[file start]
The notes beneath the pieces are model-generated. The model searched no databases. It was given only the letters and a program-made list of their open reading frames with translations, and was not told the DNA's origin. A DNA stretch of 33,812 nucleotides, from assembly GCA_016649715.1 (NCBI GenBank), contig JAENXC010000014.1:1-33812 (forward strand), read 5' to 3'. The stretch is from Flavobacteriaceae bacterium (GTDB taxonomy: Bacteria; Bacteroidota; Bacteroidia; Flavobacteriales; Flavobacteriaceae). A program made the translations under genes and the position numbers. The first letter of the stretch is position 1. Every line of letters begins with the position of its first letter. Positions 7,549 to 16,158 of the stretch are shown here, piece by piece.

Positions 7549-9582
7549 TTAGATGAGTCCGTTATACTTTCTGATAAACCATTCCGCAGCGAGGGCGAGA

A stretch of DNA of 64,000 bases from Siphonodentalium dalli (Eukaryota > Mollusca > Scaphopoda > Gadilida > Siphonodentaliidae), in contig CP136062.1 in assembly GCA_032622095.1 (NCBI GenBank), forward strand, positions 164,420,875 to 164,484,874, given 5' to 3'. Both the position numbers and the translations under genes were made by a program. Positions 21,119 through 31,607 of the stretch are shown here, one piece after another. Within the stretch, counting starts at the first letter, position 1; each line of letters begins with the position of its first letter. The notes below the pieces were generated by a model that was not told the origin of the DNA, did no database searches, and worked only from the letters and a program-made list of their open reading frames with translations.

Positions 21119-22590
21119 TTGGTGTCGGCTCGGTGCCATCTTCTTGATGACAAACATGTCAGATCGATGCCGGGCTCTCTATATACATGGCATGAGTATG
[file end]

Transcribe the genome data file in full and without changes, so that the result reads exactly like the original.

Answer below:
The notes beneath the pieces are model-generated. The model searched no databases. It was given only the letters and a program-made list of their open reading frames with translations, and was not told the DNA's origin. A DNA stretch of 33,812 nucleotides, from assembly GCA_016649715.1 (NCBI GenBank), contig JAENXC010000014.1:1-33812 (forward strand), read 5' to 3'. The stretch is from Flavobacteriaceae bacterium (GTDB taxonomy: Bacteria; Bacteroidota; Bacteroidia; Flavobacteriales; Flavobacteriaceae). A program made the translations under genes and the position numbers. The first letter of the stretch is position 1. Every line of letters begins with the position of its first letter. Positions 7,549 to 16,158 of the stretch are shown here, piece by piece.

Positions 7549-9582
7549 TTAGATGAGTCCGTTATACTTTCTGATAAACCATTCCGCAGCGAGGGCGAGA

A stretch of DNA of 64,000 bases from Siphonodentalium dalli (Eukaryota > Mollusca > Scaphopoda > Gadilida > Siphonodentaliidae), in contig CP136062.1 in assembly GCA_032622095.1 (NCBI GenBank), forward strand, positions 164,420,875 to 164,484,874, given 5' to 3'. Both the position numbers and the translations under genes were made by a program. Positions 21,119 through 31,607 of the stretch are shown here, one piece after another. Within the stretch, counting starts at the first letter, position 1; each line of letters begins with the position of its first letter. The notes below the pieces were generated by a model that was not told the origin of the DNA, did no database searches, and worked only from the letters and a program-made list of their open reading frames with translations.

Positions 21119-22590
21119 TTGGTGTCGGCTCGGTGCCATCTTCTTGATGACAAACATGTCAGATCGATGCCGGGCTCTCTATATACATGGCATGAGTATG